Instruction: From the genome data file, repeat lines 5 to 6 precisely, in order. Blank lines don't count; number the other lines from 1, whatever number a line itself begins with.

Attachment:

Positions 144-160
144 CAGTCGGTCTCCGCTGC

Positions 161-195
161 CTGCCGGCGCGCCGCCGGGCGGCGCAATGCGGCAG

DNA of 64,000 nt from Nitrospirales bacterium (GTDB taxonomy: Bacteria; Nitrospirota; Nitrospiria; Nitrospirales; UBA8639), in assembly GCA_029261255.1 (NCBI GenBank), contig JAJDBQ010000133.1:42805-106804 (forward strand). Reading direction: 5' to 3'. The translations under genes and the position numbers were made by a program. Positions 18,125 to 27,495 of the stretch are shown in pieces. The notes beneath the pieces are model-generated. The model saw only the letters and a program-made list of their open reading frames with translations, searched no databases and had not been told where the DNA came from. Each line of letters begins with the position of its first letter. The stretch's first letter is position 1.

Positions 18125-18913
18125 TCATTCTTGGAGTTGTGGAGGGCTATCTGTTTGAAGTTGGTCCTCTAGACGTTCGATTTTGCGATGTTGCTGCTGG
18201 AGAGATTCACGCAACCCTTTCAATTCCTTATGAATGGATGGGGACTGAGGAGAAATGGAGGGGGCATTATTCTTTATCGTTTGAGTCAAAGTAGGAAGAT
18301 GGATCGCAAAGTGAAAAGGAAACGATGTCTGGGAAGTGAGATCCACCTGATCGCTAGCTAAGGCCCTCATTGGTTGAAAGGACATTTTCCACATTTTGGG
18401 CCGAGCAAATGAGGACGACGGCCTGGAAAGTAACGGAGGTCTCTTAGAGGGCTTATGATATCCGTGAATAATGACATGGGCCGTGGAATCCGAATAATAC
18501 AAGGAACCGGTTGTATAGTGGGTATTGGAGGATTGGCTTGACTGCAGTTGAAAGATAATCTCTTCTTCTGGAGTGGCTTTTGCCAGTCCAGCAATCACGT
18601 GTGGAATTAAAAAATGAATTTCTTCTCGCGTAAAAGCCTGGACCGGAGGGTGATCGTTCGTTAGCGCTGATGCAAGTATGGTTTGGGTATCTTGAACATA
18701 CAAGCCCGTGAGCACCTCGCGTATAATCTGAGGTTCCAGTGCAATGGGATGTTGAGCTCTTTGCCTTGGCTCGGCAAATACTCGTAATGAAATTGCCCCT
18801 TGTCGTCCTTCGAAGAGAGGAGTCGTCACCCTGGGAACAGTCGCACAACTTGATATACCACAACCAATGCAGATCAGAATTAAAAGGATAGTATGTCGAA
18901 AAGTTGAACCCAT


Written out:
DNA of 64,000 nt from Nitrospirales bacterium (GTDB taxonomy: Bacteria; Nitrospirota; Nitrospiria; Nitrospirales; UBA8639), in assembly GCA_029261255.1 (NCBI GenBank), contig JAJDBQ010000133.1:42805-106804 (forward strand). Reading direction: 5' to 3'. The translations under genes and the position numbers were made by a program. Positions 18,125 to 27,495 of the stretch are shown in pieces. The notes beneath the pieces are model-generated. The model saw only the letters and a program-made list of their open reading frames with translations, searched no databases and had not been told where the DNA came from. Each line of letters begins with the position of its first letter. The stretch's first letter is position 1.

Positions 18125-18913